Shrimp and grits: Elliott Muñoz

Shrimp and grits: Elliott Muñoz

Luck opened in Trinity Groves last October and quickly gained popularity because of its 40 taps flowing only with local craft beer. Also on tap are a red and white wine, a rotating selection of kombucha, and Noble Coyote coffee from East Dallas.

Luck is a “craft beer-inspired kitchen,” so anything you order pairs well with brew.

The kitchen has its own smoker that turns out fire and smoke wings ($9) and pastrami that is moist and fatty and served on sourdough with caramelized onions, Swiss cheese and mustard ($12).

“We like to call our food ‘regional comfort food,’” says assistant manager Susie Olson.

That’s apparent in dishes such as the appetizer bierocks, which are meat and cheese-filled pastry pockets that come with beer cheese fondue and jus ($10). The menu also features pork schnitzel ($16), hot Brown ($12), shrimp and grits ($16) and pot roast ($16). But it’s not all heavy, cheesy stuff. The blueberry and raw butternut squash salad ($9) tastes amazing with citrus-honey vinaigrette, candied pecans and goat cheese.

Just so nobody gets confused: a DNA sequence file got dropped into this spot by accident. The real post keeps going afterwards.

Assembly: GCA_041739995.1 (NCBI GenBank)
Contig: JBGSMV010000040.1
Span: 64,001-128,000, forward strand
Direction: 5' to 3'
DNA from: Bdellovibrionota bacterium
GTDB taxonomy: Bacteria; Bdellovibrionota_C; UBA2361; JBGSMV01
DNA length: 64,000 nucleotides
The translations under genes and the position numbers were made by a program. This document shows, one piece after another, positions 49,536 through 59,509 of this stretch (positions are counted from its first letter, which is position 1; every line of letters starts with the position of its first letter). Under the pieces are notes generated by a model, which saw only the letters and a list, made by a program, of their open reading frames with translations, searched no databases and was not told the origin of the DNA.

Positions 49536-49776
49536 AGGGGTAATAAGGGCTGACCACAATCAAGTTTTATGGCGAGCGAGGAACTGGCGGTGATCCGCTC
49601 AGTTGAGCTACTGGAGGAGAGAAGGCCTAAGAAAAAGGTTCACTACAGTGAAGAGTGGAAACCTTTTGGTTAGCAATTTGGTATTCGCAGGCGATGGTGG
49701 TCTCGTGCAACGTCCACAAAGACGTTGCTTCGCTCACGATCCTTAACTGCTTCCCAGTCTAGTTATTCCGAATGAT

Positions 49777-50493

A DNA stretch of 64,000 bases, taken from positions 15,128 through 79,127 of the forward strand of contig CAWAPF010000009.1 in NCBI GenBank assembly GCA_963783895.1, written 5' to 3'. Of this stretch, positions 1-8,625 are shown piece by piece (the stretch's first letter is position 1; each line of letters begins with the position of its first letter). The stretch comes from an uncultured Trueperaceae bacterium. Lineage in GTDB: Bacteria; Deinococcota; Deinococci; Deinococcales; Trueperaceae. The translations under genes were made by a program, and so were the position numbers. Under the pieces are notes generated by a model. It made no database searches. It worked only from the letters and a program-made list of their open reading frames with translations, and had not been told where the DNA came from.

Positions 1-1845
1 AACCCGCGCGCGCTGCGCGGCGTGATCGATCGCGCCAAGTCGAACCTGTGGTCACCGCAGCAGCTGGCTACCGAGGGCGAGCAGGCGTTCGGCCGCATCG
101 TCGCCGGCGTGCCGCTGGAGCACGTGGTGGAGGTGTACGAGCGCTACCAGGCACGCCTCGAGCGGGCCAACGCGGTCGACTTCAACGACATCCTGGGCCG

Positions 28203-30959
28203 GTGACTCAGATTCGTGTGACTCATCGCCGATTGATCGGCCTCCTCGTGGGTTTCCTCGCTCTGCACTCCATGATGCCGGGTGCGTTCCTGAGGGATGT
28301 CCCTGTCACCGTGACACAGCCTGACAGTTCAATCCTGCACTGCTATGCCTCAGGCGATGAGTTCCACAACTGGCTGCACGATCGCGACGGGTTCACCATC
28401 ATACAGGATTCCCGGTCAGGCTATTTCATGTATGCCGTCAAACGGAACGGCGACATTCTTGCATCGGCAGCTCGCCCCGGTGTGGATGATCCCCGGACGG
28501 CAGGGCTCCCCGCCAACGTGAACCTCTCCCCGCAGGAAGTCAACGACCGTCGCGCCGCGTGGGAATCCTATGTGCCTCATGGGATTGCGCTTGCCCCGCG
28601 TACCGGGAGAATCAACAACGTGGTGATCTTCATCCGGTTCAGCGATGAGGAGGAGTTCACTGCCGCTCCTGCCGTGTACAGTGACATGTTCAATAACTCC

3011 Gulden, suite 112

Upscale tavern

Price range:

Monday-Thursday, 11 a.m.-10 p.m.
Friday-Saturday, 11 a.m.-11 p.m.
Sunday, 11 a.m.-9 p.m.

Did you know?
Luck’s owners, Jeff Dietzman, Ned Steel and Daniel Pittman, competed in, and often won, cooking contests as “The soup ninjas” before starting their own business.

Three more places in the shadow of Large Marge

1 Casa Rubia
This new Spanish restaurant from Driftwood chef Omar Flores already has
received a four-star review from the Dallas Morning News.
3011 Gulden, suite 116

2 Chino Chinatown
Mexican-Asian fusion is the concept of this restaurant that offers a dim sum brunch on the weekends.
3011 Gulden, suite 110

3 Resto Gastro Bistro
If you can look past the weird name, Resto Gastro Bistro has some dishes that sound interesting, including a lobster corn dog.
3011 Gulden, suite 104